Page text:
The technologies that will reshape customer experiences in the next decade
In Professor Steven Van Belleghem's latest book - Customers The Day After Tomorrow - he explores how the consumer world will change in the coming years. Here, he highlights the technologies that will be most influential.
In the next decade, there is a big chance that we’ll move from the somewhat artificial and highly orchestrated current commercial market into a situation where there will be very little ‘buying’ left. Our needs will be automatically met in the form of ‘outcomes’ rather than products and services, and if we do not watch out, this could turn very dark.
Luckily we are seeing signs of companies that are integrating ethics into their culture and processes. But if we do it right, the possibilities for humans to focus on their hopes and dreams, and the future of the planet will be endless, as they will be freed of the burden of having to manage their basic needs.
The internet all around us: The rise of the Spatial Web
In the coming years, the most impactful and paradigm shifting technological invention of the last 30 years - the internet - will disappear. It will be everywhere, of course, but it will also be mostly invisible. We’ve seen signs of this, for instance, in shops like Amazon Go where tech is everywhere and yet at the same time (almost) nowhere to be seen. Screens will become scarce and what follows from this ubiquitous “primordial soup” (as my friend Mickey McManus from Autodesk calls it) of technologies – camera’s, sensors and AI - will completely change how we behave, and how we buy.
This Internet of Everywhere - or the Spatial Web as some like to call it - will grow into something that is very close to natural, something almost organic. It will be about a convergence of technologies, surfing on the waves of high-bandwidth 5G connectivity: the hardware of the trillions of sensors and camera’s that will feel end see us, the software of artificial intelligence that will make sense of what the former measure and interfaces like voice and augmented reality. Everything around us will become, receive and give information.
The Internet in us: The rise of Brain Computer Interfaces
Developing simultaneously with the spatial web (though for the moment not as advanced) is an evolution that may be even more exciting: that of the BCIs or Brain Computer Interfaces, systems that connect the human brain to external technology. If the trend above was about the ‘Internet all around is’, this one is about information and the ‘Internet in us’.
You only have to know the names of some of the companies dabbling in this area - both the invasive (inside the brain) and the non-invasive (as wearables) version - to realize how big this will become. Facebook has been working on its own brain-computer interface for a number of years now. Their non-invasive wearable device is meant to one day allow users to type by simply imagining themselves talking. And let’s not forget Elon Musk’s company Neuralink which is developing a chip connected to wires which fan out into the human brain, capable of both recording brain activity and stimulating it.
In a first phase, it will be used for people with neural conditions and disorders, but it could enable human "symbiosis with artificial intelligence." Even DARPA has been funding programs that leverage machine learning and other AI technologies to adapt BCI tech for future military purposes for two decades. And there’s this whole world of fast growing startups too, like Emotiv, Kernel, MindMaze, Neurable and many, many more. The race for the control over our brain is on. And should this turn out to be a category king type of end game, you’ll understand why they are fighting so hard.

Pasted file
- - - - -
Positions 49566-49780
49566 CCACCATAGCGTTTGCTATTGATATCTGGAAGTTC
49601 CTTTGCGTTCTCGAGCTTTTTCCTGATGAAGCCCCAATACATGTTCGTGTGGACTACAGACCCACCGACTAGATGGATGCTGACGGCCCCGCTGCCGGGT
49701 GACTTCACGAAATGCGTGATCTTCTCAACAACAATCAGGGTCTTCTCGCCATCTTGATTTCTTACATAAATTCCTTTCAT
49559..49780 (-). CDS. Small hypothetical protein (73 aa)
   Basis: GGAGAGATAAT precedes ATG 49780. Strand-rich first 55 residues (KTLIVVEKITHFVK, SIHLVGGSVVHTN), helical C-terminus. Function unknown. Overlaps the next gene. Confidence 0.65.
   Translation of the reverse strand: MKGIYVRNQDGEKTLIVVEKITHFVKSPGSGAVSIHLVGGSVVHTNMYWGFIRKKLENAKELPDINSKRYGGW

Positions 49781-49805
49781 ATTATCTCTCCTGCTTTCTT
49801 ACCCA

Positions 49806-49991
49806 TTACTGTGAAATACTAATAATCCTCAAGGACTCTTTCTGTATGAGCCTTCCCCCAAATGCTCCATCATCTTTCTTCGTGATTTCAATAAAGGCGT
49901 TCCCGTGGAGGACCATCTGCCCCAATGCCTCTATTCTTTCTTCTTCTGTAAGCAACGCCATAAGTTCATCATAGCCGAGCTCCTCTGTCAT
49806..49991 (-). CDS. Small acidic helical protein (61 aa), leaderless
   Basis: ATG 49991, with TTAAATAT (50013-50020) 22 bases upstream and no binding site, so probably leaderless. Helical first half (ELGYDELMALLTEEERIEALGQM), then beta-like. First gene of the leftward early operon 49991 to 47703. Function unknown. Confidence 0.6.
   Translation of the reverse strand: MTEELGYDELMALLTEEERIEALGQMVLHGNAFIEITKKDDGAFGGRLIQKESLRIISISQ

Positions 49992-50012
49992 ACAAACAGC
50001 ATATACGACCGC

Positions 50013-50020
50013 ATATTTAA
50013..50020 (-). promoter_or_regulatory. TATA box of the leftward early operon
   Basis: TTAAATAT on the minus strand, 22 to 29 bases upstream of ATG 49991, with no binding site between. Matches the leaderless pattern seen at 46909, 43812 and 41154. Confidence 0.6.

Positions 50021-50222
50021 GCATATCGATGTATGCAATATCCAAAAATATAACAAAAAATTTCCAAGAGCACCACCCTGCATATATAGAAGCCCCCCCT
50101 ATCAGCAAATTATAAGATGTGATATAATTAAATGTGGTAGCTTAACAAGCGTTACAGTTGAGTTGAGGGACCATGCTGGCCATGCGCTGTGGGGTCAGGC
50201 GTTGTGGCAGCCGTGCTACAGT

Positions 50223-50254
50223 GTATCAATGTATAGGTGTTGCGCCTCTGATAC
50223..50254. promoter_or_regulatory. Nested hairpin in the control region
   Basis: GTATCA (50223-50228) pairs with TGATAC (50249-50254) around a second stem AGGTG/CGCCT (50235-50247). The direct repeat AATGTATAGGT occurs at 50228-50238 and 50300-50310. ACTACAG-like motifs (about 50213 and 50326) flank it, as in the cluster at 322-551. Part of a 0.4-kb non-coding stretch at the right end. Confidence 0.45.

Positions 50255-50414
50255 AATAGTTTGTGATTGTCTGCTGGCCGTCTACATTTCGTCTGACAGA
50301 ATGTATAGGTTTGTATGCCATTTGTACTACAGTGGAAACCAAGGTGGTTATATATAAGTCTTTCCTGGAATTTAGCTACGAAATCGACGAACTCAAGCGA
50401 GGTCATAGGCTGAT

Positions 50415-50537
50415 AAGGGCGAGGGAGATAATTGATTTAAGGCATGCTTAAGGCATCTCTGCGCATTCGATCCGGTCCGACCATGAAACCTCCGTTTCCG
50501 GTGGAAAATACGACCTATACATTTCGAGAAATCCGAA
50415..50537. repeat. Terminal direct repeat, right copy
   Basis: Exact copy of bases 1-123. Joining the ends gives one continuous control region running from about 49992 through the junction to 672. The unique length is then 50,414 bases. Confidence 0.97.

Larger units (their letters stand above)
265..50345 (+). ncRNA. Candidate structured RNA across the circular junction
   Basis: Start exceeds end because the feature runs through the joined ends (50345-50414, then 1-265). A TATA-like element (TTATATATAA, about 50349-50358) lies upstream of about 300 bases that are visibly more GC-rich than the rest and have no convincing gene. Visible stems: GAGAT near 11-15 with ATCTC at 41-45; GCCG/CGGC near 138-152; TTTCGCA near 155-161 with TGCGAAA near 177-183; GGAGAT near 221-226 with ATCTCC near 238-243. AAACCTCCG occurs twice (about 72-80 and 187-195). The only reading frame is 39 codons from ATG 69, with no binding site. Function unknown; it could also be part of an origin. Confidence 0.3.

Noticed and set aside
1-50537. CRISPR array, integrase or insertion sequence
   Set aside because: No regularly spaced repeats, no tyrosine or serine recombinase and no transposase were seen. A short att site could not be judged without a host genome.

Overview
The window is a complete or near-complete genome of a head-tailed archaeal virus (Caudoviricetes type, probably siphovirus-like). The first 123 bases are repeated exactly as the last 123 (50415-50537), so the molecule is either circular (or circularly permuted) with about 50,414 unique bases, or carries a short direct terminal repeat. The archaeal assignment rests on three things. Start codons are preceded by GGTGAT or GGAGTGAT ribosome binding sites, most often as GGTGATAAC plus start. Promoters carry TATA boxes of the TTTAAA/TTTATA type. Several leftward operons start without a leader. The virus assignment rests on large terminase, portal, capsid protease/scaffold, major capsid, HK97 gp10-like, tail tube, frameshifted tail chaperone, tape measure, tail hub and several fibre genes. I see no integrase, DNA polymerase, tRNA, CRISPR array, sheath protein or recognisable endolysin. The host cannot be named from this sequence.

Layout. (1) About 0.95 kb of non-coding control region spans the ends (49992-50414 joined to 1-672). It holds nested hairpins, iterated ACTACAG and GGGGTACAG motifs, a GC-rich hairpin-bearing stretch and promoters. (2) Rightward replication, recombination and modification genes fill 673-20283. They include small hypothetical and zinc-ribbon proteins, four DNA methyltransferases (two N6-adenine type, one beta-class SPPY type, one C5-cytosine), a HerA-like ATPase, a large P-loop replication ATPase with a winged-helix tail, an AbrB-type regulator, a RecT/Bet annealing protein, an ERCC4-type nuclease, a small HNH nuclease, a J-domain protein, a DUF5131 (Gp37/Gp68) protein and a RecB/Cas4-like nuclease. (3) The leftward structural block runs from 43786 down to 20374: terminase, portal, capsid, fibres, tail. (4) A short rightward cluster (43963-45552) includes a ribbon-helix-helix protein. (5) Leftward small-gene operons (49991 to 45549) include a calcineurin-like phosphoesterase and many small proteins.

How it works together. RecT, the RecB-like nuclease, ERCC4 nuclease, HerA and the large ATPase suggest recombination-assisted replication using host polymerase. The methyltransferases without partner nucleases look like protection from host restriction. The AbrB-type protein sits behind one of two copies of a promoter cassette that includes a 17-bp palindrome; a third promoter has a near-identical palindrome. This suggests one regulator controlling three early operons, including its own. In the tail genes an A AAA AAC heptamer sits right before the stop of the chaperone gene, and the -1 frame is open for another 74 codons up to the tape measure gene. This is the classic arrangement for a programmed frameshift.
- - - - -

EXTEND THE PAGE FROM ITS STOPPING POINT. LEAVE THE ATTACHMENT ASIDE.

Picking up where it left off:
No more trade-off between convenience & privacy
Of course, if we want to avoid all of the above taking a really dark turn, the algorithms ruling our lives will also have to become open and transparent about how our data is used and stored. If misuse of data is already a problem now - Cambridge Analytica anyone? - just think of what it could mean when every last one of our moves and thoughts is monitored and mined.
We really need a solid system to keep this connected system from falling apart, one where the entire chain is involved: from companies to governments to the consumer. It would be grossly unfair if everything is open and transparent from the consumer side, but closed from the brand and company side. It’s an understatement to say that we are not ready for a world in which BCIs are a reality. Privacy-wise, I mean.
Luckily, we are seeing movement in this area. The consumer is tired of having to make a trade-off between convenience and privacy and many companies are undertaking steps in their direction. The Google Home Assistant, for instance, now allows consumers (ironically) to delete data with a simple voice command.
Google’s sister company Sidewalk Labs, which is, for instance, developing this huge smart city project in Toronto, will help establish a government-sanctioned data trust, governed by transparent data-use guidelines. And it will create new methods of protecting data collected in public areas, where residents and visitors aren’t actively consenting to its collection. Apple, too, is continuously fighting to make privacy part of its brand. And at Facebook’s annual developer conference beginning of this year, founder and CEO Mark Zuckerberg primarily focused on the company’s shift to privacy. We’re certainly not there yet, but it’s good to see the efforts of companies in that direction.
Prof. Steven Van Belleghem is an expert in customer focus in the digital world. He’s is an award-winning author, and his book Customers The Day After Tomorrow is out now. Follow him on Twitter @StevenVBe, subscribe to his videos at www.youtube.com/stevenvanbelleghem or visit www.stevenvanbelleghem.com.